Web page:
gloria segal
The real Elvis

Like so many I had a great fascination with Elvis.
I saw him in concert 6 times,the last being the year he died.Seated right next to the stage and had verbal interaction with him.It was very disheartening to see him and what had become of the legend. I have read numerous books about him and was compelled to read this one.
The most forthright and truthful novel that has ever been written about him.
This book did not make me like him less,but gave insight of the demons he created and d
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Kristine
Baby, Let's Play House: Elvis Presley and the Women Who Loved Him by Alanna Nash, a Kindle book I began reading on August 17th. I chose this book because, dur, I was in the mood for another biography, but also because it has the light tone of an expose (expo-zay, mind you) and because the title sounds deliciously naughty and very Elvis.

I was very thankful that the format of this book was not setup as a literal to-do list of girls and women; a dossier of who did what for how much when over the co
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Amy Wroble-madary
I truly enjoyed most of this book. I have become somewhat of an Elvis fanatic, and I have been reading quite a bit on him lately. I gave this 4 stars and stated that I enjoyed "most" of the book because to be honest, it was a bit long. I've could've done without all the analyzing by the psychology experts. I just wanted to know all the juicy details of the sex-god that Elvis was! And to the other reviewer of this book - no where did I read that Elvis wore diapers - I was quite relieved, but also ...more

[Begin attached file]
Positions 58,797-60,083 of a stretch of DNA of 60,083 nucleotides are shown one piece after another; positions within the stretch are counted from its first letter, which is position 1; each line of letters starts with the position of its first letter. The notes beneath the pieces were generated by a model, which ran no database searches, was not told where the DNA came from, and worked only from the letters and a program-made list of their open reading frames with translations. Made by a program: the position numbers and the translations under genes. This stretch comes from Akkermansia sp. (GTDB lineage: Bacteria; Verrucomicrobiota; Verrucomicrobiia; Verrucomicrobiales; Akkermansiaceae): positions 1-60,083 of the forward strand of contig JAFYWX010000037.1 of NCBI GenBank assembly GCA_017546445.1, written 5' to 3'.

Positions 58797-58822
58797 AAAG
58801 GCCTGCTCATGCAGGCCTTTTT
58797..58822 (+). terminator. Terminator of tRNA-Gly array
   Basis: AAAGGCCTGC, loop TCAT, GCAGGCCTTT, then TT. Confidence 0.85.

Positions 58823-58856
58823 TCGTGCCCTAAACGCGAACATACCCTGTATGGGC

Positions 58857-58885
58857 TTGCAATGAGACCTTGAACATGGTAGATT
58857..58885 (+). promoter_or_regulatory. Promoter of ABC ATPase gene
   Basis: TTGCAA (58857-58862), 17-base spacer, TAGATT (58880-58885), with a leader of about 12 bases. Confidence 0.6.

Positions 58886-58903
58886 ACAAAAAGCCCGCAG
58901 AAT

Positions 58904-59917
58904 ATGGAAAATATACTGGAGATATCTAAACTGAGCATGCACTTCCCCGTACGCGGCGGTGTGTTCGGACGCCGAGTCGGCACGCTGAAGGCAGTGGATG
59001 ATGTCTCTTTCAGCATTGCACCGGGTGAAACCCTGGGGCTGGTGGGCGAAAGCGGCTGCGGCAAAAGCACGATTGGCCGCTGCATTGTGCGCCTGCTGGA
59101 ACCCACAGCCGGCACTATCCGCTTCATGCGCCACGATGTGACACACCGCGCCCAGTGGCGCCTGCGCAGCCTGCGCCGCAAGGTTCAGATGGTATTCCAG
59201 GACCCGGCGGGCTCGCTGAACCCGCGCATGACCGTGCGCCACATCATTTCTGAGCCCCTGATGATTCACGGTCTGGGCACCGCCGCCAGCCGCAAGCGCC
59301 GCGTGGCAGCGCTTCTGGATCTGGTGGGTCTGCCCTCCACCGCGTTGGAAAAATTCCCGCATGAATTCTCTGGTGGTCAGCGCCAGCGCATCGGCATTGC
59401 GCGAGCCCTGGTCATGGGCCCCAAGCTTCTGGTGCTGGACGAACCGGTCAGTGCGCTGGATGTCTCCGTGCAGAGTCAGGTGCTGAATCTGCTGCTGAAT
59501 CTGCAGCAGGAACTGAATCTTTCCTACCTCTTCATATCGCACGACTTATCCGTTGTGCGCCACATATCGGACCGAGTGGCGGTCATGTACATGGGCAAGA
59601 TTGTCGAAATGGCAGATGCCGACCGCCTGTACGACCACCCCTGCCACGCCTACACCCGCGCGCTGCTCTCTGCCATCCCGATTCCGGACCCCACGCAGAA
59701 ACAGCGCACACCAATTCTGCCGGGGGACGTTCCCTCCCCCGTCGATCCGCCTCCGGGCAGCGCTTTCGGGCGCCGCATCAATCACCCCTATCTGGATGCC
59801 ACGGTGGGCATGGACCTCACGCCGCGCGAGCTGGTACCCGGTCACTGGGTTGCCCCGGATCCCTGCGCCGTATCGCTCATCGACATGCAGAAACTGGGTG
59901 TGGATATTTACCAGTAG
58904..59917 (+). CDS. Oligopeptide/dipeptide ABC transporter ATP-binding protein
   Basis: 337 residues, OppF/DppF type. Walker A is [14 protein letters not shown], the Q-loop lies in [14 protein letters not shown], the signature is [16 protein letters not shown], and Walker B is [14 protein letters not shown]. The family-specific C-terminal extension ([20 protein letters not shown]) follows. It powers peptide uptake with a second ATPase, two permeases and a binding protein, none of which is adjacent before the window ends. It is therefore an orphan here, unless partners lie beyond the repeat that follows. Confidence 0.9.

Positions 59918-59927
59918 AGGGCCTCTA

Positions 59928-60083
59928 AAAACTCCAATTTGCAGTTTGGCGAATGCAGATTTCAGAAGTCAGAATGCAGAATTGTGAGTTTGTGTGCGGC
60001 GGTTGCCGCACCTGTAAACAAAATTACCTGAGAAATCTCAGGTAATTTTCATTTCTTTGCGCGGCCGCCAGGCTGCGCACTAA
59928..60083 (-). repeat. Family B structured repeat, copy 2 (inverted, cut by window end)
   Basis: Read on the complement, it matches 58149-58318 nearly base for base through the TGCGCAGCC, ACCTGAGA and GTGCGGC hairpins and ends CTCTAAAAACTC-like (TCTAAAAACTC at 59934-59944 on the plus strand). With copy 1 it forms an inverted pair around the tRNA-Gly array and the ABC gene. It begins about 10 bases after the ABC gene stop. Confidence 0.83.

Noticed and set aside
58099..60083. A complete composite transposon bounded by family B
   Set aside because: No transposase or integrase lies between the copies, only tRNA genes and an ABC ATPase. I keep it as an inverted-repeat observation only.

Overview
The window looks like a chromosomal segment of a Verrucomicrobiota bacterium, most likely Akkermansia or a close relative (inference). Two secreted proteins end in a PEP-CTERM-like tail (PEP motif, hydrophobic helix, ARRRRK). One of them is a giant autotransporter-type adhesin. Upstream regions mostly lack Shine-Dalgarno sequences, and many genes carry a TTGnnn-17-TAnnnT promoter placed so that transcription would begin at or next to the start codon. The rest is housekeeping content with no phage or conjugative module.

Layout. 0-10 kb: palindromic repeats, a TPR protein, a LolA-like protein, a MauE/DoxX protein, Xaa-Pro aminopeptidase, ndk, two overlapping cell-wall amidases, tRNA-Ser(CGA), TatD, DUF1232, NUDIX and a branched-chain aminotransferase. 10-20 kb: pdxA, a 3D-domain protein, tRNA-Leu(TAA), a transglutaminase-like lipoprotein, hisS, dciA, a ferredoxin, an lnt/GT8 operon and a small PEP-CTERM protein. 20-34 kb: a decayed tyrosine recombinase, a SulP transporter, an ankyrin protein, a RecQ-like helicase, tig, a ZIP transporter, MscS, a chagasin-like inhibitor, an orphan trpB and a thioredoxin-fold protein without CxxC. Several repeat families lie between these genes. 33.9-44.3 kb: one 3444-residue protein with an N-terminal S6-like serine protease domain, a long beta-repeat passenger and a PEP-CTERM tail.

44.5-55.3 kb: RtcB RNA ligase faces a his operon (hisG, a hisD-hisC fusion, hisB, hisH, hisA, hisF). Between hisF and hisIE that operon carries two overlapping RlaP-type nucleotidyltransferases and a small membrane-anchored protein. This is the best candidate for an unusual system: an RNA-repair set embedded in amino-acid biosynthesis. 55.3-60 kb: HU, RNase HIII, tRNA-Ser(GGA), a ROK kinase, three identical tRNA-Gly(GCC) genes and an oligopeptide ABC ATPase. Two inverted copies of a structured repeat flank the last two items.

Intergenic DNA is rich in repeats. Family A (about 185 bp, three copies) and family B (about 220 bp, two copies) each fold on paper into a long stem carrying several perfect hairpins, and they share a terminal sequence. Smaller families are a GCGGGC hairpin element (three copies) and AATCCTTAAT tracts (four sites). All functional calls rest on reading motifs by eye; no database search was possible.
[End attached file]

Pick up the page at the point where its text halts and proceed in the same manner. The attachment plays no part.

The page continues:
Christina
After reading this book I feel like I know every intimate detail of Elvis's life, about every girl that ever crossed his path and the psychological reasoning for everything. While I admire the author's desire to be thorough, I think this book could have cut down about 350 pages and been much more tolerable. In the beginning, I was intrigued and interested, and my codependency longed to care for Elvis the way no one else could, but by the end I was just thinking what a sad mess his life was and t ...more
Ali
This book is a truly worthwhile read, especially for people who know very little about the behind the scenes Elvis. In the book it is discussed that the King of rock and roll was really a very sensitive man, dedicated to his mother, and shaken psychologically throughout his life by the loss of his twin brother. It gives deep insight into his drug use and downward spiral into depression later in life. Most of all, it talks about the ultimate ladies man. This middle part of the book gets a little ...more
Mackenzie
Although there exists a fascination with the life of Elvis Preseley this book fails to satisfy that fascination and has a prolonged tendency of being incredibly dull. I would not recommend this book to anyone. On a regular basis I fly through books even those that I am not completely enthralled with, however, with this book I failed to become even mildly enthusiastic about opening this book up during any available time in my day. Should you wish to learn more about the life of Elvis Presley I wo ...more
Michelle Only Wants to Read
Interesting book, but about 100 pages too long. I was turned off by the pseudo-psychological analysis of the "twinless twin", to be honest. I think the book describes someone who would fit quite well the criteria of an individual with a narcissistic personality disorder. The writing was confusing at time, and it didn't flow well in some chapters. I love Elvis, and I like books that keep it clean and balanced telling the story as it was. I give the author credit for that. Elvis' story is sad and ...more
Natalie
A bizarre look into Elvis's "mommy-complex" and "Madonna complex" with women and the close relationship with his mother, Gladys.